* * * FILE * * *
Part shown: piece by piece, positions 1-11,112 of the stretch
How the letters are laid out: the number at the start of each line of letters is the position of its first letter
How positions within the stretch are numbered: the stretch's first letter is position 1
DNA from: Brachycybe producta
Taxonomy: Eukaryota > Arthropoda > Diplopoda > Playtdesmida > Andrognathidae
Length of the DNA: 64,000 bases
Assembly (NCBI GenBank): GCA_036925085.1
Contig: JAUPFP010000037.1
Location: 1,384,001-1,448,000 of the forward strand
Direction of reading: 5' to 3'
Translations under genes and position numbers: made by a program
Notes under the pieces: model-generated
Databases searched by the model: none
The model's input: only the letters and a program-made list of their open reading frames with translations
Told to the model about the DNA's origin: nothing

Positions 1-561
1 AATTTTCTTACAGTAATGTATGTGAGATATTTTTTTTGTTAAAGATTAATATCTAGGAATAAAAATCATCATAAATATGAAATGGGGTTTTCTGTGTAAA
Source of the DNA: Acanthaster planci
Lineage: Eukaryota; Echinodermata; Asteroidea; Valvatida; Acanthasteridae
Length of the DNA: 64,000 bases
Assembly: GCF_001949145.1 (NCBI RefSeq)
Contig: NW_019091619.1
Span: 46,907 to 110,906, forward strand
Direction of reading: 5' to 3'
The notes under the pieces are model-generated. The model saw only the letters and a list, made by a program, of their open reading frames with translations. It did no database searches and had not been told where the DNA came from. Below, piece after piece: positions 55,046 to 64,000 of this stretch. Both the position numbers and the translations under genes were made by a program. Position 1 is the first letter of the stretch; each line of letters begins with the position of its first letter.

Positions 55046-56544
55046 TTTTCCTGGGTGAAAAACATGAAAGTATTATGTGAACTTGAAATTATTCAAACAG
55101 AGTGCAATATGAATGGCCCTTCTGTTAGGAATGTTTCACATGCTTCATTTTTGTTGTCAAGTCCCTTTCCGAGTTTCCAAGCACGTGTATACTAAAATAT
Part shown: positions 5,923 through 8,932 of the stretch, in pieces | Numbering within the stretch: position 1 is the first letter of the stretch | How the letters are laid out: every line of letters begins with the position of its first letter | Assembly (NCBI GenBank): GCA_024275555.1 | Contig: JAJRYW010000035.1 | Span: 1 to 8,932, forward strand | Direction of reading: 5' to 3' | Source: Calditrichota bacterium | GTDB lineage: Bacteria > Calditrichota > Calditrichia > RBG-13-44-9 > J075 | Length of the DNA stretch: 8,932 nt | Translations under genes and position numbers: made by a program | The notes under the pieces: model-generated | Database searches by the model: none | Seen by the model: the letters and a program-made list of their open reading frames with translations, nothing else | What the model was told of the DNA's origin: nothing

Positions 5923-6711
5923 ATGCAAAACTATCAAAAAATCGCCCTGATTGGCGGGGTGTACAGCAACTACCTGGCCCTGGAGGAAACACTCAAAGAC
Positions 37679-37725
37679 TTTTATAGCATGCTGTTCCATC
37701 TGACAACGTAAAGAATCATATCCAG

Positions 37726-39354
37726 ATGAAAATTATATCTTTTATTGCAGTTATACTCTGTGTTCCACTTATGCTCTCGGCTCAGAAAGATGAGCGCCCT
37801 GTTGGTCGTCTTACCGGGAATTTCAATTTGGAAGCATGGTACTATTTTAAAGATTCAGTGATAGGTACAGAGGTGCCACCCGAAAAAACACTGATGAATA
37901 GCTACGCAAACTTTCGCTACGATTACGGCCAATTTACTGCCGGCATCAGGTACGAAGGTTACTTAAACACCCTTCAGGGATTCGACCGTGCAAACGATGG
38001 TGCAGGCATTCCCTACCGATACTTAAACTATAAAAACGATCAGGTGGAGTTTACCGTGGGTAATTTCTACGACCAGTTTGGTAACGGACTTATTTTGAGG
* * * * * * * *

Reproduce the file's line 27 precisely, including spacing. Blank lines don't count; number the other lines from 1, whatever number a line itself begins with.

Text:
55046 TTTTCCTGGGTGAAAAACATGAAAGTATTATGTGAACTTGAAATTATTCAAACAG